Sport, Arts and Culture minister Andrew Langa met the Warriors for lunch yesterday ahead of their 2014 African Nations Championships (Chan) finals that begin in South Africa on January 11.
His mission was simply to assure the national football team that the government would not let them “suffer” down south during the finals as what happened during the 2011 finals in Sudan where the performance of the team was affected by non-payment of winning bonuses, allowances and appearance fees.
Consequently, his ministry yesterday released at least
$88 000. This will stabilise the Warriors camp for now at the same time assuring players and the technical team that the government is doing something. We believe this will spur the corporate sector into supporting the Warriors. It is also our firm belief that Langa will stick to his word and release the rest of the money as the tournament progresses.
A budget of $354 000 has been presented to Langa and we believe this is a figure that can be harnessed from various sources when the country raised $500 000 last year for that one fateful match against Angola that saw Zimbabwe being booted out of the Africa Cup of Nations after losing 2-0 despite having won the first leg 3-1 at Rufaro.
Then, honestly, things were a lot better in Zimbabwe than they are now. The country is worse off now; there is just no cash lying about and civil servants cannot even dream of a salary increment in January. Understandably, this makes the situation even tougher for Langa and company.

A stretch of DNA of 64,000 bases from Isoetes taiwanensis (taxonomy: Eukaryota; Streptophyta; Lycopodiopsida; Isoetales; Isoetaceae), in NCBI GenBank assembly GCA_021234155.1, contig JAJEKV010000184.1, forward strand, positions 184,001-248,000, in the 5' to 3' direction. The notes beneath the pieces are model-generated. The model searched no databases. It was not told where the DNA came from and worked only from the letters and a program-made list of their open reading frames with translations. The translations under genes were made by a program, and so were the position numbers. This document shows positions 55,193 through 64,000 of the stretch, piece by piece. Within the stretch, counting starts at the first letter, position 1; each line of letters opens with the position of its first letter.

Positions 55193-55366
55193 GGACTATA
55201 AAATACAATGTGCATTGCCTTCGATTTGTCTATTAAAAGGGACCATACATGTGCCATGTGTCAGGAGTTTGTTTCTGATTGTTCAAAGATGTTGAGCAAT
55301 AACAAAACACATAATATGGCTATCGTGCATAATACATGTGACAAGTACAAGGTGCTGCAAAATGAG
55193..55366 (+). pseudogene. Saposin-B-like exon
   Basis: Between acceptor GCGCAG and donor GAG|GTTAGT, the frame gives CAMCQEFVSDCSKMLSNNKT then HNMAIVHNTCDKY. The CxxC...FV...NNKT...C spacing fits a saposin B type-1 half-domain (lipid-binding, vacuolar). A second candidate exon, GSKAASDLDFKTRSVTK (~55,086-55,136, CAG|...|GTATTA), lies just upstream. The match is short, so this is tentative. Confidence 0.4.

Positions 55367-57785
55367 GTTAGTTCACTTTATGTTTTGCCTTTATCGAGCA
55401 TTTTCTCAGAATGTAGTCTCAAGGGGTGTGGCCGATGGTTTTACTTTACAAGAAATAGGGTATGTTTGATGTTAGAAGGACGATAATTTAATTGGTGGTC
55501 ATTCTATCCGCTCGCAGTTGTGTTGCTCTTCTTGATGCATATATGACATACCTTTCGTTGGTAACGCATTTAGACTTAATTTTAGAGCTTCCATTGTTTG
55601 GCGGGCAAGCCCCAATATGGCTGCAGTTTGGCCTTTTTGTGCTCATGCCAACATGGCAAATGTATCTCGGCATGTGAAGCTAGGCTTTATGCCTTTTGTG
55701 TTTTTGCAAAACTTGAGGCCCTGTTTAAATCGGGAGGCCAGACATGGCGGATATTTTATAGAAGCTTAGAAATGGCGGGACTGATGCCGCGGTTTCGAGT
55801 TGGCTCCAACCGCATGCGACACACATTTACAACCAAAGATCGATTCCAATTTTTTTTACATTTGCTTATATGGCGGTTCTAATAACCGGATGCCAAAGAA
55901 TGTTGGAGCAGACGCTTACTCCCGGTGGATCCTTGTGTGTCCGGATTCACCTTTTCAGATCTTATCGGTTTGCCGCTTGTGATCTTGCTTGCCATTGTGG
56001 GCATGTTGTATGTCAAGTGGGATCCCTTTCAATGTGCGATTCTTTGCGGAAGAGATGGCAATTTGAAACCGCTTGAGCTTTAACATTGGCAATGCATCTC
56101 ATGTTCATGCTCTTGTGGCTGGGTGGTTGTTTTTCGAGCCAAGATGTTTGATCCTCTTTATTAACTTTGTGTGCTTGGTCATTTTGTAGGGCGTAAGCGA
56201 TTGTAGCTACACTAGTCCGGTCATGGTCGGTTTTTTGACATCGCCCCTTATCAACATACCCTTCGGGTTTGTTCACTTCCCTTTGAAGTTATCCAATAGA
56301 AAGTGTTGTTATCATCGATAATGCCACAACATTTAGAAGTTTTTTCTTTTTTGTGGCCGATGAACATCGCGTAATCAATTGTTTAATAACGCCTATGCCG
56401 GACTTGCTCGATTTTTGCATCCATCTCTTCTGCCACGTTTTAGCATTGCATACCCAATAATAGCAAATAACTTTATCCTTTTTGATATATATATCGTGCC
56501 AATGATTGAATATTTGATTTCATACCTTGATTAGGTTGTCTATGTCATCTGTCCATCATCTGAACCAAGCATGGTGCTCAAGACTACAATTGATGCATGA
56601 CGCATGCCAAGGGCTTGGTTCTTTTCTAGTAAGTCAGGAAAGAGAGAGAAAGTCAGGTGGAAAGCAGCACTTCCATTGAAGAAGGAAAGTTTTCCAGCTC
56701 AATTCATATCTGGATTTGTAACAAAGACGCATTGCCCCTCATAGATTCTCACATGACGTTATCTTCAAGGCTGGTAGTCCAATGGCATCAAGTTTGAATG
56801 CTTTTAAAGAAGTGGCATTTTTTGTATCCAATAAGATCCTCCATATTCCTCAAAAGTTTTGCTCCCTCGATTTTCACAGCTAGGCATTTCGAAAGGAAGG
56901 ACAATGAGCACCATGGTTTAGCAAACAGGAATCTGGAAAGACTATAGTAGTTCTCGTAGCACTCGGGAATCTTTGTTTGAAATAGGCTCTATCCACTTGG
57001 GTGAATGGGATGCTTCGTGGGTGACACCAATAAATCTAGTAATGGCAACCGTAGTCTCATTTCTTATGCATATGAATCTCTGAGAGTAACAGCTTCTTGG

However, that is no excuse at all.
Coach Ian Gorowa cannot be buying food for the national team, unless we have redefined the word “national”.
A community football club like FC Platinum cannot be allowed to host a national team for two weeks. A national team cannot wear a kit bought from a sports shop. No!
We have our sovereignty to protect, national pride and that means doing the little things right.
Zifa president Cuthbert Dube cannot be allowed to claim paying Gorowa, salaries at the national association and provincial offices from his pocket.
Anyway, where does he get that much money, if we may ask? Isn’t this corruption in itself? No?
Langa, that is not the way to go; this is not how sport is run around the world.Sport is an industry that must employ thousands of people across the country and it needs the support of government to reach its full potential.
While Langa’s visit is welcome, show the Warriors the way to go. Then you can proceed and demand a return from your investment. We are also calling upon the corporate world to assist.
We know the game has been tainted by corruption and match-fixing scandals among others, but that is now history, players and officials have served their time and going into 2014, let’s all start on a fresh page.
We need a motivated team in South Africa, one that will finally go beyond the group stages and to the final, and perhaps, with some bit of luck, lift the trophy.